Why Barcodes Survive
The recent article about the longevity of barcodes triggered a range of responses. One comment referred to barcodes as the “weakest link” in the supply chain. There are many links in the supply chain and quality is the strength and resilience of each one. Barcodes do fail. But they also prevail. Here are some additional reasons why.
Barcodes are hierarchical. They can identify classes of items. In North America every can Coca Cola© of a specific type (flavor and formulation) is identified by the same GTIN12. A particular GTIN 14 can distinguish an inner carton, a master carton, or a pallet of a specific product or collection of products in a shipment.
Barcodes are scalable. As in the example above, a barcode can identify a member of an identical group. They can also identify an individual: a product manufactured on a specific date, at a specific location, from a particular lot or batch, with a specific expiration date.
The Line of Sight Advantage
Identifying an individual among a collection of diverse items is easy with a barcode, because it is line-of-sight scanning. In some circumstances, this is a limitation of barcodes: RFID, for example, can penetrate opaque or obscuring packaging. A barcode scanner must be able to “see” a barcode directly. In other situations, this is an advantage of the barcode: it can be difficult to control which tag the RFID scanner is seeing.
Because they are visible objects, it can be easier to diagnose and fix barcode scanning problems. A host of problems can inflict RFID scanning, virtually all of them invisible: electromagnetic noise, read range, antenna location and cable length for example. When a barcode fails, the reason is often obvious.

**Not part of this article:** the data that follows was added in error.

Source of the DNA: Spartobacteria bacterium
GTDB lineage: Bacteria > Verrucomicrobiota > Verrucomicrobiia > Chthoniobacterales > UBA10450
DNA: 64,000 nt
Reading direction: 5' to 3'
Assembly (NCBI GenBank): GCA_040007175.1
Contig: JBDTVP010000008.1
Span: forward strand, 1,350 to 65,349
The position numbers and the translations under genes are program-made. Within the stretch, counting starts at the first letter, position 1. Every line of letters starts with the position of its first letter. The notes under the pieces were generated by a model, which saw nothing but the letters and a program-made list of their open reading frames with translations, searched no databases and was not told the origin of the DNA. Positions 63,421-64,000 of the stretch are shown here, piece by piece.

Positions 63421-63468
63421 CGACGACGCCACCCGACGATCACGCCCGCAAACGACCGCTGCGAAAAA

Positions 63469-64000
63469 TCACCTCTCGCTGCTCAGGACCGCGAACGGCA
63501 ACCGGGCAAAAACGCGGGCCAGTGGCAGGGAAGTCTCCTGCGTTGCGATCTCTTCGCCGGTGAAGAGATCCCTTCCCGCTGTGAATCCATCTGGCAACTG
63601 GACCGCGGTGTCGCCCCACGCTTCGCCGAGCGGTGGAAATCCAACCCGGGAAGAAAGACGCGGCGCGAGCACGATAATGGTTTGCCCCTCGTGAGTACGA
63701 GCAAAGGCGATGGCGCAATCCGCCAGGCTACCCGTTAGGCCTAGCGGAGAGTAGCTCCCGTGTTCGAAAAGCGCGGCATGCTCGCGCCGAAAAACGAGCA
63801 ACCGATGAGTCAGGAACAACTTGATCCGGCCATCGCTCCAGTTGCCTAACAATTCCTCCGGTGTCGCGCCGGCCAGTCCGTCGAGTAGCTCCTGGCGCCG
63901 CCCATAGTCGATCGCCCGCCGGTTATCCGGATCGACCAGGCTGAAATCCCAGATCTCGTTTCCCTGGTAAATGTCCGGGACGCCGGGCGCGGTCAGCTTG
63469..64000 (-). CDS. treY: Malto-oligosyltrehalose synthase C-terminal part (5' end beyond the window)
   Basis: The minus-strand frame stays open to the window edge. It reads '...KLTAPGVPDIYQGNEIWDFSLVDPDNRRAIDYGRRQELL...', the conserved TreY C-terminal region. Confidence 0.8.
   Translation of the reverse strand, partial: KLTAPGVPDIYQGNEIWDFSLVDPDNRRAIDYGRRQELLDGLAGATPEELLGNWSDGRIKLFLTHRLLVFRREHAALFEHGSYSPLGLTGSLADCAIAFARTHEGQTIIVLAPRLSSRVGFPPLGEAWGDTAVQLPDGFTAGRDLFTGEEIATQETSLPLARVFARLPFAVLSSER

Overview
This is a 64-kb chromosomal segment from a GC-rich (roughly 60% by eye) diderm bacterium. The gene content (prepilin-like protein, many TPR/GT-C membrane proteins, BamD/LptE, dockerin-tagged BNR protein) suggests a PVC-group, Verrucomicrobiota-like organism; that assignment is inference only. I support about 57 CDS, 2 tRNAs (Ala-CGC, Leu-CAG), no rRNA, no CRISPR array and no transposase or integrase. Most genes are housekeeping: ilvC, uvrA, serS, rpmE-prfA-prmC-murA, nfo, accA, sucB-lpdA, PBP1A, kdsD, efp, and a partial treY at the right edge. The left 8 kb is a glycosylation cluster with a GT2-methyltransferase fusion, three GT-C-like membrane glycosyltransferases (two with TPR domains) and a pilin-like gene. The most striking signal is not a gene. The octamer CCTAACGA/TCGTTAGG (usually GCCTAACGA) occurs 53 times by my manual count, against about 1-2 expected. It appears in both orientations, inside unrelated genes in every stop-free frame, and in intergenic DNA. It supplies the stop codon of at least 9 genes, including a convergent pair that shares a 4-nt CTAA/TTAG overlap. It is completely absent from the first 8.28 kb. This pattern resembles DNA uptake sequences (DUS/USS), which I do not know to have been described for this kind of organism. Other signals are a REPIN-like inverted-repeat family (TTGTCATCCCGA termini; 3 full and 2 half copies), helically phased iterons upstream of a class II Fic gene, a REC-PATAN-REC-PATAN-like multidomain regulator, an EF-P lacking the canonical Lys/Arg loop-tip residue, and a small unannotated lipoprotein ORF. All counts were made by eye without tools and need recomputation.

Automatic identification, which includes barcodes, RFID and other similar technologies, are subject to quality issues. Identification may be automatic but quality is not. When barcodes are the weakest link in a supply chain, there is a reason and a resolution. When trading partners communicate and enforce their requirements, expectations are clear and links in their supply chain are robust. This applies to the product in the package and the barcodes on the package as well.
Quality: You get what you Enforce
Barcodes have a long history, a ubiquitous presence and a promising future. Many valid reasons explain this. Confidence in the technology can be overstated.
Quality is the only assurance of ongoing system performance. Barcodes can survive significant abuse and neglect but there is a breaking point. Someday something even better and more robust will probably emerge.
When barcode problems disrupt a process, it is time to remember that the identifying marks that move product through the assembly line, fulfillment, packaging operation or supply chain are as important as the product itself.
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